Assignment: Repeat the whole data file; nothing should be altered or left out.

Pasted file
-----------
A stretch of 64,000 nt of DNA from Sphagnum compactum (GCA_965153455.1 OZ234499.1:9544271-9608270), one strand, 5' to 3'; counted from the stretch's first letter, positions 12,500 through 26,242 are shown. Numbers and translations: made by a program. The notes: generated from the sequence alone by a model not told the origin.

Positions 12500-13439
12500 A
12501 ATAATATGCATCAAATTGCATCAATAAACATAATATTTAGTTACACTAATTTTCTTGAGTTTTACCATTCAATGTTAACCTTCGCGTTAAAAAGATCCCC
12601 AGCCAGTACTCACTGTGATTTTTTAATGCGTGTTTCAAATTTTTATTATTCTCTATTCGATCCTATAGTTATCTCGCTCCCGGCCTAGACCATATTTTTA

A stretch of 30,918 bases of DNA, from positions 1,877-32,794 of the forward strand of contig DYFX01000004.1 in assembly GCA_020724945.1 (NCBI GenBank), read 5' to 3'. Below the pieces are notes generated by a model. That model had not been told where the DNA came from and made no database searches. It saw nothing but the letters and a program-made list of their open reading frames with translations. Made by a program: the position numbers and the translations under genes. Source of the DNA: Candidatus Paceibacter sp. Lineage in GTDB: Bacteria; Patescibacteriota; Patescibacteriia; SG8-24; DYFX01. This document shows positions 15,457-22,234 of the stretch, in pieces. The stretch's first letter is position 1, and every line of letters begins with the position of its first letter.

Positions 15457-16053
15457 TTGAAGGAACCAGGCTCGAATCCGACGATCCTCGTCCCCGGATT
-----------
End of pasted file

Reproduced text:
A stretch of 64,000 nt of DNA from Sphagnum compactum (GCA_965153455.1 OZ234499.1:9544271-9608270), one strand, 5' to 3'; counted from the stretch's first letter, positions 12,500 through 26,242 are shown. Numbers and translations: made by a program. The notes: generated from the sequence alone by a model not told the origin.

Positions 12500-13439
12500 A
12501 ATAATATGCATCAAATTGCATCAATAAACATAATATTTAGTTACACTAATTTTCTTGAGTTTTACCATTCAATGTTAACCTTCGCGTTAAAAAGATCCCC
12601 AGCCAGTACTCACTGTGATTTTTTAATGCGTGTTTCAAATTTTTATTATTCTCTATTCGATCCTATAGTTATCTCGCTCCCGGCCTAGACCATATTTTTA

A stretch of 30,918 bases of DNA, from positions 1,877-32,794 of the forward strand of contig DYFX01000004.1 in assembly GCA_020724945.1 (NCBI GenBank), read 5' to 3'. Below the pieces are notes generated by a model. That model had not been told where the DNA came from and made no database searches. It saw nothing but the letters and a program-made list of their open reading frames with translations. Made by a program: the position numbers and the translations under genes. Source of the DNA: Candidatus Paceibacter sp. Lineage in GTDB: Bacteria; Patescibacteriota; Patescibacteriia; SG8-24; DYFX01. This document shows positions 15,457-22,234 of the stretch, in pieces. The stretch's first letter is position 1, and every line of letters begins with the position of its first letter.

Positions 15457-16053
15457 TTGAAGGAACCAGGCTCGAATCCGACGATCCTCGTCCCCGGATT